Session Scopego to top of page Top

Whenever a user visits a web application for the first time, if we require sessions, then the container uses the HttpSession interface to create a session object to use between an HTTP client and an HTTP server. This is achieved using the overloaded getSession() method of the HttpSession interface in one of the following ways:


HttpSession session = HttpServletRequest.getSession();

HttpSession session = HttpServletRequest.getSession(true);

The two methods above do exactly the same thing, create a session object if none exists, or return an existing session object, so the shorthand version is generally used.

Using the false value with the getSession(boolean) overload, which will return an existing session object, but only if one exists already:


HttpSession session = HttpServletRequest.getSession(false);

Notice how we are using the HttpServletRequest interface to get our session. There is no way to get a session object using the ServletRequest interface, because as far as the EE5 Servlets API is concerned sessions belong in the realm of HTTP only. If for any reason you need sessions using another protocol then you will have to write the interfaces to achieve this yourself.

So after a servlet enters its service() method and the request object is created we generally override one of the doXXX() methods and control is passed to it. It's within the doXXX() method that we create or return our session object using the getSession() method. The container keeps track of session objects using a unique session identifier that identifies each individual session. Therefore when the service() method eventually gets popped off the stack the container still has a reference to the session object. On subsequent requests from a client the getSession() method will then retrieve the session object using the unique session identifier. It is this way we can enter into a conversational dialect with the client using sessions.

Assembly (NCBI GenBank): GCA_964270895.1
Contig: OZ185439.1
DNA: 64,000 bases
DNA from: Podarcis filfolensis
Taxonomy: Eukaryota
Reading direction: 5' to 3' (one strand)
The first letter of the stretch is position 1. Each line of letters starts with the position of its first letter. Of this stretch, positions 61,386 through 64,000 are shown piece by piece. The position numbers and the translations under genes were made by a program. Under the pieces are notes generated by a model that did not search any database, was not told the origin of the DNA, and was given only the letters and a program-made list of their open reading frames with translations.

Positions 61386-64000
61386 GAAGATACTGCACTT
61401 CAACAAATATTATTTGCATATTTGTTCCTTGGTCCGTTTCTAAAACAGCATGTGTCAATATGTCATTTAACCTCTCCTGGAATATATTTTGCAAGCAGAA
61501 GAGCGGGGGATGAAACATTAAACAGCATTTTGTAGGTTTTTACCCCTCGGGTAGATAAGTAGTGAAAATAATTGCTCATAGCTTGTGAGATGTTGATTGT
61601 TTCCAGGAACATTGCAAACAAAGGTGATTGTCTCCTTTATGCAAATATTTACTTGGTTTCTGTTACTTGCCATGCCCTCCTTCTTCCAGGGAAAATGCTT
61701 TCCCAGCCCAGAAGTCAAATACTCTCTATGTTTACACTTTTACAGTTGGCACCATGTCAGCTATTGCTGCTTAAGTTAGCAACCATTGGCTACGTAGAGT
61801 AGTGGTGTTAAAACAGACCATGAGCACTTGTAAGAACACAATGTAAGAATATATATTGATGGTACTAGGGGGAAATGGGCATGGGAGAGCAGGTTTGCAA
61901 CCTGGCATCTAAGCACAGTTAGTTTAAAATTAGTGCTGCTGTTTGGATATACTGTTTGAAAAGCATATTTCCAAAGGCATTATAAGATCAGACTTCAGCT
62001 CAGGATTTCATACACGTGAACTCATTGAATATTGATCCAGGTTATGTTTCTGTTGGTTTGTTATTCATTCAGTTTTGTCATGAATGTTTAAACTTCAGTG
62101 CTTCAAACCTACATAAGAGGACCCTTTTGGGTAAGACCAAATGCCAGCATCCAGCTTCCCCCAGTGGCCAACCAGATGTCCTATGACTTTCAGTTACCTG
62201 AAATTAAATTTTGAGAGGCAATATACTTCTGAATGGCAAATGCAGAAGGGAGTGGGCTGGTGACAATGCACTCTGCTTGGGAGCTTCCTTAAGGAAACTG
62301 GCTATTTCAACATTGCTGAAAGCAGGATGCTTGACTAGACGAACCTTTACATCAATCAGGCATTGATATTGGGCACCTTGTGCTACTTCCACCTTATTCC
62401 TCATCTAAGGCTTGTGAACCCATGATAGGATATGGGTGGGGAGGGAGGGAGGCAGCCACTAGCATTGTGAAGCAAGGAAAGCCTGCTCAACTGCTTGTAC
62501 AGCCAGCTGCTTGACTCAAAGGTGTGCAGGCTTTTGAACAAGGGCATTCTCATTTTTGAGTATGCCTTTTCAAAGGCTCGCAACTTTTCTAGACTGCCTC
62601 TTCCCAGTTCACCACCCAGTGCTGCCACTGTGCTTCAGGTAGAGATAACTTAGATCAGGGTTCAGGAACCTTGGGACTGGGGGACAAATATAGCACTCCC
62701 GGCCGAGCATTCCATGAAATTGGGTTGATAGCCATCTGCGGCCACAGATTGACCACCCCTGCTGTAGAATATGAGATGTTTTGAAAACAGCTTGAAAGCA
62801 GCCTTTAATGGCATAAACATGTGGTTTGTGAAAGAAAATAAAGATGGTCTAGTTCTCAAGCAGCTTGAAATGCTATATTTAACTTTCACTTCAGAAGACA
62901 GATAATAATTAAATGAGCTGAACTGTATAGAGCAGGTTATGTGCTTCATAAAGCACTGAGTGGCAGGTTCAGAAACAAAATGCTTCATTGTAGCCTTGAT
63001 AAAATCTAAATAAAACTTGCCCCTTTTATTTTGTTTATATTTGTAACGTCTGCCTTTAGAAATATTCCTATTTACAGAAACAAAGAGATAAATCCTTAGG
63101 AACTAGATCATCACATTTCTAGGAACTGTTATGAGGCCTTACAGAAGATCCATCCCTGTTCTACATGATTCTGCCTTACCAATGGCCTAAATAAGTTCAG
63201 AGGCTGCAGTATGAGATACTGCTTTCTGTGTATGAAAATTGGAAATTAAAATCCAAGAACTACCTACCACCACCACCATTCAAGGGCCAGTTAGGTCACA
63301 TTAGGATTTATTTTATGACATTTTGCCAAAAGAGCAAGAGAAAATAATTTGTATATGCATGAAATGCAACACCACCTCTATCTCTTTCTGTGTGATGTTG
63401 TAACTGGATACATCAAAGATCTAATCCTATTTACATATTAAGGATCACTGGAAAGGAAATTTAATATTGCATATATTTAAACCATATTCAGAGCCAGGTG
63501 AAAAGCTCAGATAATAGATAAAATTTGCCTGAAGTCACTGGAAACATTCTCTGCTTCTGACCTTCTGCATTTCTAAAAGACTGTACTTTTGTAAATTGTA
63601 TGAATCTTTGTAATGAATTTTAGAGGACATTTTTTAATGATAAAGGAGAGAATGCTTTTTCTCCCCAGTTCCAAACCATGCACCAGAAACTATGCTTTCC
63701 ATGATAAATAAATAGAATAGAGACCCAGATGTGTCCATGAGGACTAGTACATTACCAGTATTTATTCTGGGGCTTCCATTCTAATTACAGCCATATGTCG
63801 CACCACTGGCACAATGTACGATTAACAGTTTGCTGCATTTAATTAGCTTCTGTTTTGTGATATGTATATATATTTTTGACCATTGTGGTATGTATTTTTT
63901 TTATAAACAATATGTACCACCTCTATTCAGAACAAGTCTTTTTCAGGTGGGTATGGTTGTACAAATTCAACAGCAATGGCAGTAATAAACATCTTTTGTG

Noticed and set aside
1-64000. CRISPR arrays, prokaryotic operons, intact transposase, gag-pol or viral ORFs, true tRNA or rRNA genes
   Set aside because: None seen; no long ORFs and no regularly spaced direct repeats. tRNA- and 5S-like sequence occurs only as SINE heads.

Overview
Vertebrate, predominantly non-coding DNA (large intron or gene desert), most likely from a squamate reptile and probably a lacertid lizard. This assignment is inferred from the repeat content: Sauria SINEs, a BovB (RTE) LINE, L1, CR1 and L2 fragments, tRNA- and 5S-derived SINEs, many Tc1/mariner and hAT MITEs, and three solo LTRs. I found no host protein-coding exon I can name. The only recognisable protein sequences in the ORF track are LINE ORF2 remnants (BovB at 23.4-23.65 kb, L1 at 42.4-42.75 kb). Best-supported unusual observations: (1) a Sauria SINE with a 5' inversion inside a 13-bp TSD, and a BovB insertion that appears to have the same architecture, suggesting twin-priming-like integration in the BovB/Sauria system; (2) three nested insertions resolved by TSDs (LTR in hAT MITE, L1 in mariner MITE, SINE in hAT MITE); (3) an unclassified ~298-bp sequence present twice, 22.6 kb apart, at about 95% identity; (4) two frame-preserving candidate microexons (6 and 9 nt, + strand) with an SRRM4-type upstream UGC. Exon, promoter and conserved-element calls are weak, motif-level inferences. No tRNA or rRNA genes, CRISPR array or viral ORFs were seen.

If a web application is distributed across several JVMs then by definition, each JVM will have its own session objects as well.

Any attributes we store using the session object can be retrieved on future requests and therefore we can retain state with the client for the lifetime of the session object. Sessions can be terminated in a variety of ways using methods within the HttpSession interface or the DD as discussed in Session Management Part 3 - Terminating A Session.

So what constitutes session scope in terms of objects? Well session scope is defined by an instance of a session object which is derived from the HttpSession type. We use the request object, which is derived from the HttpServletRequest type to create or get the session object.

The following slideshow shows the request object being created and this being used to create a session object and how we retrieve the session object on future requests. Press the button below to step through the slideshow:

sscope 1 sscope 2 sscope 3 sscope 4 sscope 5 sscope 6 sscope 6 sscope 6 sscope 6

Our client has clicked on a link that points to a resource that is a servlet rather than a static HTML page, so the web server directs the HTTP request to our web container.

The service() method is called on the incoming servlet and a request object is created and our request scope starts.

The service() method invokes one of the doXXX() methods. Within the doXXX() method we create our session object using the getSession() method.

The doXXX() method finishes and is popped off the stack and control passes back to the service() method. Both the request and session objects are still in scope.

The service() method finishes and is popped off the stack, our request object has gone and our request scope has ended. Our session object persists within the container.

The response is sent to the client.

The client has sent another dynamic request, so the web server directs the HTTP request to our web container.

The service() method is called on the incoming servlet and a request object is created and our request scope starts.

The service() method invokes one of the doXXX() methods. Within the doXXX() method we retrieve our session object using the getSession() method.